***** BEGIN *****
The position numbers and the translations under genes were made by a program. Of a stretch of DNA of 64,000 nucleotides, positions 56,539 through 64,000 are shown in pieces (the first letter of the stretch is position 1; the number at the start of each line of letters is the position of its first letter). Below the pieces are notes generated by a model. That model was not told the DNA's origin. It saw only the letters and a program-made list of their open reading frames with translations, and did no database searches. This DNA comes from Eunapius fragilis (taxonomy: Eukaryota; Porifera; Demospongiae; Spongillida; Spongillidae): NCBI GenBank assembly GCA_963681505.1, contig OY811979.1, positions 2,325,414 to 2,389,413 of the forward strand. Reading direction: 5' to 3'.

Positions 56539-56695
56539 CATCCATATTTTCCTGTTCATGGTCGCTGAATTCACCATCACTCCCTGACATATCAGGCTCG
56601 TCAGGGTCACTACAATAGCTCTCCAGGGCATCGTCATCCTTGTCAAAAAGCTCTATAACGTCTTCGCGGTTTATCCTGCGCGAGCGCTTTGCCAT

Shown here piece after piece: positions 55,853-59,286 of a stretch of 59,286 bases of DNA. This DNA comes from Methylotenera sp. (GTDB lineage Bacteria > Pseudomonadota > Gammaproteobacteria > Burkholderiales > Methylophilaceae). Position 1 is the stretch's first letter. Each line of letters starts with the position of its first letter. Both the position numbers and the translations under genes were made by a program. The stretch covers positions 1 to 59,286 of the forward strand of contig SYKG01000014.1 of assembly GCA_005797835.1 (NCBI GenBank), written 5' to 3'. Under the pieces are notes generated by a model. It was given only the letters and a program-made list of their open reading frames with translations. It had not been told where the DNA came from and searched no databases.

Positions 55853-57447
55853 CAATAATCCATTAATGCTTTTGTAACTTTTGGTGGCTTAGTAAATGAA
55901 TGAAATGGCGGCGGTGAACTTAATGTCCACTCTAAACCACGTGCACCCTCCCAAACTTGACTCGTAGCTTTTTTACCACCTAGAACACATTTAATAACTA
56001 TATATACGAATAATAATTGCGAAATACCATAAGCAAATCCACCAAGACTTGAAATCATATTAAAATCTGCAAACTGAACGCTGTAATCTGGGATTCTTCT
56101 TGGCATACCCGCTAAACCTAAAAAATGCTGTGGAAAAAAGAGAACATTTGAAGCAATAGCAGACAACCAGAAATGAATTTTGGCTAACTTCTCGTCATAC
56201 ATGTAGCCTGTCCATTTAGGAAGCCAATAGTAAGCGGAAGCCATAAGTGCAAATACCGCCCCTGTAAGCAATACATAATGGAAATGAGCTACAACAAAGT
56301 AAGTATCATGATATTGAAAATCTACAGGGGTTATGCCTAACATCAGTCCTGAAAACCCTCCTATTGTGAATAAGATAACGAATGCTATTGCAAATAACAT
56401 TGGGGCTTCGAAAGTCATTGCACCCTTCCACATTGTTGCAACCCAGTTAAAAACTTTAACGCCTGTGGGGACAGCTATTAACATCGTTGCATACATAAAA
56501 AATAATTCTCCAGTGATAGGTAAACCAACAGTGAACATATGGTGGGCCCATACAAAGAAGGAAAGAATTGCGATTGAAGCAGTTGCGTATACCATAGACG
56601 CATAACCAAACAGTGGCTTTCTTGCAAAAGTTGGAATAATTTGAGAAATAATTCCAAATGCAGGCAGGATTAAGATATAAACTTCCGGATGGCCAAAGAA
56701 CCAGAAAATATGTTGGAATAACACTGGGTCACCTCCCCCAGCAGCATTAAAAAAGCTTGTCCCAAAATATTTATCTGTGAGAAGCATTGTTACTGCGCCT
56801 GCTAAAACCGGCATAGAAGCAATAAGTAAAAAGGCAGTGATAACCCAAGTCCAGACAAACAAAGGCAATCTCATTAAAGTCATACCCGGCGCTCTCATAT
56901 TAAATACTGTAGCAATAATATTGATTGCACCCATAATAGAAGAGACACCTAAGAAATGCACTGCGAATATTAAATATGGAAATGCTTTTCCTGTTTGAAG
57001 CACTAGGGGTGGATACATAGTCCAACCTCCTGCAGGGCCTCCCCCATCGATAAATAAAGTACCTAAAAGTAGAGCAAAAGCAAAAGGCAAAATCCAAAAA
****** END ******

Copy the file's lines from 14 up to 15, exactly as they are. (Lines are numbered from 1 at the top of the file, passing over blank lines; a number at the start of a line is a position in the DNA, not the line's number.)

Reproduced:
56501 AATAATTCTCCAGTGATAGGTAAACCAACAGTGAACATATGGTGGGCCCATACAAAGAAGGAAAGAATTGCGATTGAAGCAGTTGCGTATACCATAGACG
56601 CATAACCAAACAGTGGCTTTCTTGCAAAAGTTGGAATAATTTGAGAAATAATTCCAAATGCAGGCAGGATTAAGATATAAACTTCCGGATGGCCAAAGAA